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Recommended Indoor bonsais?

Hi all,

I'm new to bonsai trees, but i think that they are really interesting and would love to get one for my dorm room at school this upcoming year. Does anyone have any recommendations as to good bonsai trees for the indoors?

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Probably the most often recommended (and with good reason) bonsai for indoors (and beginners) is the ficus. They have a bad rap for tempermentalness, but its actually undeserved and based on misconceptions. They are really pretty hardy, can withstand varying levels of light, do fine if they dry out (not too much of course, but that goes for anything), recover well from over-watering, and are very well suited for bonsai. The reason many people think ficus are harder to grow is because they tend to drop their leaves when they are stressed. If you get a ficus and it drops some of its leaves, please don't freak out. This is a very normal reaction from a ficus to stress, and while some people seem to think this means they don't handle changes in their environment well, its actually the opposite. The ficus is exceptionally adapted to changing environments, which is why it will drop leaves. The new leaves that grow in will be made specifically for the new environment where the ficus is located, a very neat trick that few trees can pull off as well as the ficus can.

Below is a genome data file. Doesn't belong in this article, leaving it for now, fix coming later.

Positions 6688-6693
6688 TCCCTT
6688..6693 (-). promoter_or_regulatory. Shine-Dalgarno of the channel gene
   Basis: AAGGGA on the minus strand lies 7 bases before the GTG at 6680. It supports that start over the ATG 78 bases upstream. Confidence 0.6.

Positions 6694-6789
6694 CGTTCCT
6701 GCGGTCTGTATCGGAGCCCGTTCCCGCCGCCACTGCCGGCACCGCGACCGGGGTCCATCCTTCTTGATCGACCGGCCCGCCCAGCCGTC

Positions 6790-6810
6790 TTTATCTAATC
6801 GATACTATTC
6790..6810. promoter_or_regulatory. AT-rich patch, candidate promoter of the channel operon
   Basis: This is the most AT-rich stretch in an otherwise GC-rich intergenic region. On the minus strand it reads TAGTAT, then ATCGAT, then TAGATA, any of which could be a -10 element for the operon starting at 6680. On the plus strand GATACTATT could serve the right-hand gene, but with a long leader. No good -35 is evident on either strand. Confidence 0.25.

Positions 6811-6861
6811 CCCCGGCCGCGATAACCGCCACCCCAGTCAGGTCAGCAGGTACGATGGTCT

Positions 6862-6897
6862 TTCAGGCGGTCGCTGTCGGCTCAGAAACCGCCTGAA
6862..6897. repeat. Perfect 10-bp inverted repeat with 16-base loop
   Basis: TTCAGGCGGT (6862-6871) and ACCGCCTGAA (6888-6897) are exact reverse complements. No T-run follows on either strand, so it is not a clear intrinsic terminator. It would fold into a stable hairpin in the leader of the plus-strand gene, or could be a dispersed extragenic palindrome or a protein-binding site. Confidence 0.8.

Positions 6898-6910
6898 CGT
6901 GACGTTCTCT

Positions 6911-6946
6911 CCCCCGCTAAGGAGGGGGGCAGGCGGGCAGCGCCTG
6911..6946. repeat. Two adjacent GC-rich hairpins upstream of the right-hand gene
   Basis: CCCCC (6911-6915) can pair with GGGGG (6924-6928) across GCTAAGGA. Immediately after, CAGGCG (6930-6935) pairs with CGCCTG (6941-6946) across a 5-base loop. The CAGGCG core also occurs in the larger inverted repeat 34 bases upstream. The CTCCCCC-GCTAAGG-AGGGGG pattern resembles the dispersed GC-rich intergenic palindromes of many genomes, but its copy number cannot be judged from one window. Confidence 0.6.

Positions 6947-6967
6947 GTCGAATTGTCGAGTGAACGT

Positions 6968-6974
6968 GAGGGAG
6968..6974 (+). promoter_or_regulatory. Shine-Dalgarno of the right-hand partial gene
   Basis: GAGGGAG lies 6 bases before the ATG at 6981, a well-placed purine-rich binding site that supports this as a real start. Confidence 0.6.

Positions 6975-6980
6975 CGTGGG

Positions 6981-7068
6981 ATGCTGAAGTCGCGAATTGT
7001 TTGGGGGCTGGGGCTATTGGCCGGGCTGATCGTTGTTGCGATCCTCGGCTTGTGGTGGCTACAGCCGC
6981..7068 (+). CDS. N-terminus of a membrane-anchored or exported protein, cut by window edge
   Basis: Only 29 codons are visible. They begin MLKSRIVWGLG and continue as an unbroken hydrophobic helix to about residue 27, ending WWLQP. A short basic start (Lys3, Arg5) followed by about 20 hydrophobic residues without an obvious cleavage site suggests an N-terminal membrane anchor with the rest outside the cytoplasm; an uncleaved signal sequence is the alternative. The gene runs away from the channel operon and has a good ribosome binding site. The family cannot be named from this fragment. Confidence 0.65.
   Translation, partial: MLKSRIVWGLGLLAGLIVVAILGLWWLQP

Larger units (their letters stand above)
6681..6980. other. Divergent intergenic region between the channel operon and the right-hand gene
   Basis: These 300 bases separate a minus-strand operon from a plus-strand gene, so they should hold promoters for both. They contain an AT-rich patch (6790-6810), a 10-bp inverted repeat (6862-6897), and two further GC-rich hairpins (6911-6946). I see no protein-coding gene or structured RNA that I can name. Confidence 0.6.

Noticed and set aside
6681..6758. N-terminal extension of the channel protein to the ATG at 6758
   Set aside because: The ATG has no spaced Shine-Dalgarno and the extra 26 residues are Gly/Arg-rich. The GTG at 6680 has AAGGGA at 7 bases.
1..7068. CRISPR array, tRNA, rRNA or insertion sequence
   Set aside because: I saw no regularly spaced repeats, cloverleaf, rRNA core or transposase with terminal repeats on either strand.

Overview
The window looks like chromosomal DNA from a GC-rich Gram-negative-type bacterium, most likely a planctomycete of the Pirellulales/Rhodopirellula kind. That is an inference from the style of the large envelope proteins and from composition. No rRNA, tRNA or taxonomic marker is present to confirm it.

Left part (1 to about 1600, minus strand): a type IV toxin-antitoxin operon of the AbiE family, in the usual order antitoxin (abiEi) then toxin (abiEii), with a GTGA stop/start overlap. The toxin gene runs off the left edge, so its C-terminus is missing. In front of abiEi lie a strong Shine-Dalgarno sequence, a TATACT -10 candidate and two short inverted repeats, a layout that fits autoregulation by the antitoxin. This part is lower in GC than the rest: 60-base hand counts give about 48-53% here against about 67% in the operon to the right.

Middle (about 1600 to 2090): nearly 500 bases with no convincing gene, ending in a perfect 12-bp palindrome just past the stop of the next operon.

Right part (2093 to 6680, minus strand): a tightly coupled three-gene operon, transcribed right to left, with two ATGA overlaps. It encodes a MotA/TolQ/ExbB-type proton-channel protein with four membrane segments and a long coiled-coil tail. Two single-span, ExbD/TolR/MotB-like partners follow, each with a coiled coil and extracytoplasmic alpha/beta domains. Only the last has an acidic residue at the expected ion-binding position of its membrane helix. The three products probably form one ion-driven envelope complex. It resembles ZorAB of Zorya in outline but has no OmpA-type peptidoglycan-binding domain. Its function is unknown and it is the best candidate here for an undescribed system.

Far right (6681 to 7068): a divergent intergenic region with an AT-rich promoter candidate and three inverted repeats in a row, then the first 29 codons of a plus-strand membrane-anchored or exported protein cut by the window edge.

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Re: recommended indoor bonsais

blinky wrote:Hi all,

I'm new to bonsai trees, but i think that they are really interesting and would love to get one for my dorm room at school this upcoming year. Does anyone have any recommendations as to good bonsai trees for the indoors?

I agree with femlow, ficus is a great choice!

For a second suggestion though, Ive had great success with fukien tea. Perhaps a bit more hands on and less hardy than ficus it still makes a good indoor. Offer it plenty of sunlight, but not baked in a windowsill, and humidity lvls need to be higher.

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I have taken and interest in this subject as well, are there other trees that are good for indoor. What are some of the specifics for good Ficus care. My friend wants to do a Banyan Bonsai would that one make a good indoor Bonsai. What books I have read seem to provide very little info about what species are good for indoor Bonsai.

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Fukien tea is another good choice if you are willing to put a little more work and research into it. They are a great species for bonsai and are very nice looking trees/shrubs.